Reason number one to buy a physical CD copy of Ruby Throat’s the Ventriloquist: the beguiling pen and ink sketches on the cover and sleeve are only teasers to the best part, the eerie poster-sized photo to which the sleeve folds out. Normally this would not be such an asset to an album, but this photo is sexy, disturbing, and haunting, thereby making a perfect visual display of the album. In the picture, Ruby Throat’s songstress, KatieJane Garside (formerly of Daisy Chainsaw), rises from a lake with disheveled blonde hair and a rumpled gold dress clinging to her petite frame, nipples showing through the wet fabric. Behind her, a partial city skyline appears ensconced in fog, while skeletal trees keep vigil over the whole tableau.
And, yes, that’s what the album sounds like. Garside’s breathy, nearly childlike voice is the dominant element of The Ventriloquist, gentle acoustic guitars and lap steels setting the stage for her voice. Despite the somber lyrical themes, this is a clear heir to the lineage of ethereal makeout albums like those from Mazzy Star and the Cocteau Twins (in their slower moments).
The Ventriloquist certainly sets a mood and does it well. The possible downside of this is that the album sets a mood, not many of them. As gorgeous and haunting as each song is, the listener is never quite taken from the landscape depicted in the photo of Garside rising from the lake. While there are breathtaking sights and sounds here, some of which resemble love, a moment with the lyrics reveals there are big forces at work here.
In the same way that PJ Harvey’s lyrics suggest such romantic rites as love triangles involving the devil, Ruby Throat’s songs clearly deal with problems beyond arguments about wallpaper. Take, for example, the opening song, “Swan and the Minotaur (Troubled Man)”: “He said it was the foxes / But I know human hands / Premeditative murder had stripped / And raped / This man / In bad behavior.” Troubled man indeed. Even on the songs where more traditional (well, relatively traditional) relationships happen, Ruby Throat reckons even acts of love into bizarre and quasi-violent realms, as on the title track: “We caught each other by the body / And fell in a heap.” Fear not, the song quickly turns more Bride of Chucky: “Your doll in the dark bedroom woke / With her scream a whip.” Spoiler alert: the doll kills the narrator’s lover. No wonder she sounds so sad.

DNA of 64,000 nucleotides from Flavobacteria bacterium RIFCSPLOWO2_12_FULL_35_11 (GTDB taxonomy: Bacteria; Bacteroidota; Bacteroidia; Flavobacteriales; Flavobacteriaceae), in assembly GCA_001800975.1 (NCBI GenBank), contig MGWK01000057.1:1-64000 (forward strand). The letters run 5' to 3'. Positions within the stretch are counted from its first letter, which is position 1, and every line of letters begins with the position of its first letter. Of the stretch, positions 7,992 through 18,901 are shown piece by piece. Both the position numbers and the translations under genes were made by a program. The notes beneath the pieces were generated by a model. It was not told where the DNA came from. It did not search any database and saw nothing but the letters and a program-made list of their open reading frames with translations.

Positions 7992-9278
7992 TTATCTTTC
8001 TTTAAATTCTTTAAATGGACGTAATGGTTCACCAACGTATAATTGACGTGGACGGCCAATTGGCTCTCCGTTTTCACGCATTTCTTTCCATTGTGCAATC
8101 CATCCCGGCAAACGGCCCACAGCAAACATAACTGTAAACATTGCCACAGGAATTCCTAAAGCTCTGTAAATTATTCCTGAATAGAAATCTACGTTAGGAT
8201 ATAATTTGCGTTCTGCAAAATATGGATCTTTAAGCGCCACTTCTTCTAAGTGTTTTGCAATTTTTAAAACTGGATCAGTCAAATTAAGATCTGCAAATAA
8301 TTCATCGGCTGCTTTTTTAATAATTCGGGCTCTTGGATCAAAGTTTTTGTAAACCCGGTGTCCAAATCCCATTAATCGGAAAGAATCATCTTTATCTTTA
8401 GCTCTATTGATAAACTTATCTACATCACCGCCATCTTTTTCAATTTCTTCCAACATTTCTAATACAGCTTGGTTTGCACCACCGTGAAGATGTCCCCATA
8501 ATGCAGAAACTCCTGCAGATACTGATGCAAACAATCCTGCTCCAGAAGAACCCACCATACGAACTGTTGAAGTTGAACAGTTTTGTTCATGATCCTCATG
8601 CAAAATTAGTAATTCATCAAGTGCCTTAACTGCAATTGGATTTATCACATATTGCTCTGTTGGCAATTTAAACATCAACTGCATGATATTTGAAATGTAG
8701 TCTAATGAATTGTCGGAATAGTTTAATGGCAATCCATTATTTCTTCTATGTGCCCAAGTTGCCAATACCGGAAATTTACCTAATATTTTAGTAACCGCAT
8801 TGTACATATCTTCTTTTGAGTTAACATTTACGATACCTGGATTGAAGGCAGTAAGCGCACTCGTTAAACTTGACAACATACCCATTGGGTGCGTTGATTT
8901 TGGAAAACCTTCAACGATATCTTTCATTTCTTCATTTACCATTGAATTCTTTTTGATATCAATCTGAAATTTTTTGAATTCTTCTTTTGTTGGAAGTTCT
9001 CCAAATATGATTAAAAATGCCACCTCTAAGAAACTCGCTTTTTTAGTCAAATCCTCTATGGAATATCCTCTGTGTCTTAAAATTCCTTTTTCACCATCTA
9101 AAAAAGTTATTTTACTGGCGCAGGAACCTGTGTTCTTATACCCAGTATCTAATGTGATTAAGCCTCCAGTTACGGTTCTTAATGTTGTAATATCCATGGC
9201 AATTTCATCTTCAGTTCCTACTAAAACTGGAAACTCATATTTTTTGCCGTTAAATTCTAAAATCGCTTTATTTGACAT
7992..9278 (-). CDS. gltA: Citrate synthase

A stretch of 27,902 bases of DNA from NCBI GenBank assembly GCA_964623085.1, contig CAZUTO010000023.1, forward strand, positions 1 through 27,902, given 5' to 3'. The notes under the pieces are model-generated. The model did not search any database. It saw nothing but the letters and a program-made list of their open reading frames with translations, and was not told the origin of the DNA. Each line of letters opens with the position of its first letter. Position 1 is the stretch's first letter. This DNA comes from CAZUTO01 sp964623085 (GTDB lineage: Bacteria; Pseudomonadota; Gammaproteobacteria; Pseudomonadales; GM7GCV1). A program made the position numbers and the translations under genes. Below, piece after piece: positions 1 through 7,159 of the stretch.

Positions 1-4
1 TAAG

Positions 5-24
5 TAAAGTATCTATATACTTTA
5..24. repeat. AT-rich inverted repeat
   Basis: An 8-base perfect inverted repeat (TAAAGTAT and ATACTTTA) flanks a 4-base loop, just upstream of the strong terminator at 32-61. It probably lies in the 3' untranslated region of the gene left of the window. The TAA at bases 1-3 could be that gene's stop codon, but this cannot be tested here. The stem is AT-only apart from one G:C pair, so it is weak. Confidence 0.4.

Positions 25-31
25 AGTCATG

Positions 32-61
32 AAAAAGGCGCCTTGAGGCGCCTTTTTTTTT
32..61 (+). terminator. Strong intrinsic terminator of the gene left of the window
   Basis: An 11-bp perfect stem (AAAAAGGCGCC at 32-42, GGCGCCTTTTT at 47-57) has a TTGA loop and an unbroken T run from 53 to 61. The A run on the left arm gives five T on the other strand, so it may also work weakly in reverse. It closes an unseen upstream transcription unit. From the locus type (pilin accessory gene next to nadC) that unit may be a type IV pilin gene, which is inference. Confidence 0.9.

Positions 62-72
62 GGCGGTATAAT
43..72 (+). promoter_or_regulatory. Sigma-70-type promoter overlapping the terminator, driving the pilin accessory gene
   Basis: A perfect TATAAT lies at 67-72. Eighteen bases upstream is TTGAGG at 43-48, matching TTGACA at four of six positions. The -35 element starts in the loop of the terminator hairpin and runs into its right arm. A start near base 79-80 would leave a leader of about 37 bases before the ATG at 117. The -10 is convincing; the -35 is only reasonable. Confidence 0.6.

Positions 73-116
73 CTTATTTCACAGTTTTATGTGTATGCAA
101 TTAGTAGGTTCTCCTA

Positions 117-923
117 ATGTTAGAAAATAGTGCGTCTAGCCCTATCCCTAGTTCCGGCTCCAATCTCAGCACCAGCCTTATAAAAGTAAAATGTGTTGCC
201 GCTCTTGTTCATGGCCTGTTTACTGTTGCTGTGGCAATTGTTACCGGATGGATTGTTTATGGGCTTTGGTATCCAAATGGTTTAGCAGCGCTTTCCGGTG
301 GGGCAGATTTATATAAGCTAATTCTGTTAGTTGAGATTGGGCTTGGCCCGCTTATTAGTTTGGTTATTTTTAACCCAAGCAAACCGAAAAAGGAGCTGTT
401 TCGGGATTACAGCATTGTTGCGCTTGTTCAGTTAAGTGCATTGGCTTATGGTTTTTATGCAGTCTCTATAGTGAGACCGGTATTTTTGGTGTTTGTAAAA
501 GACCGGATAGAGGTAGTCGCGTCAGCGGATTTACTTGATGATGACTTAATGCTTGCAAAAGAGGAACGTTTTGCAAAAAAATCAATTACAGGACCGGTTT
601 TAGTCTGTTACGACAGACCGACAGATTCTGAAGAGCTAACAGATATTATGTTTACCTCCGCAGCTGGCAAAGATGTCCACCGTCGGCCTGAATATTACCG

The high drama and macabre elements of the stories spun on The Ventriloquist, while difficult for most listeners to relate to (we hope), align nicely with Garside’s voice and dusky guitar, placing Ruby Throat in good company. The Ventriloquist is a close approximation of an album Marissa Nadler might make after living in Natasha Khan’s (Bat for Lashes) head for a while.
For those still hoping for a new classic makeout album, fear not. The eighth track, “Ghost Boy”, features swirly psychedelics and layered vocals more typical of the siren genre, and if you don’t get very far in this song’s seven minutes, you get another chance. The next song, “John 3.16”, is 16 minutes of sparse guitar and languid seduction. Garside’s voice appears in small segments between the sonic ectoplasm’s quiet dispersal.
The biggest surprise on The Ventriloquist doesn’t come until the 11th track (and the first of two bonus tracks), “Consuela’s Newt”. This song begins with Garside grunting over a grungy guitar, before belting out a full-on Southern blues-rock number. “Conseula’s Newt” curiously dismantles the image that listeners have been forming of Ruby Throat, one that was—until now—perfectly coherent.
Such, perhaps, is life with The Ventriloquist. You think you have everything figured out, and then “spiralling birds in matricide” (“Salto Angel”) unsettle even the best-laid plans.
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// Sound Affects
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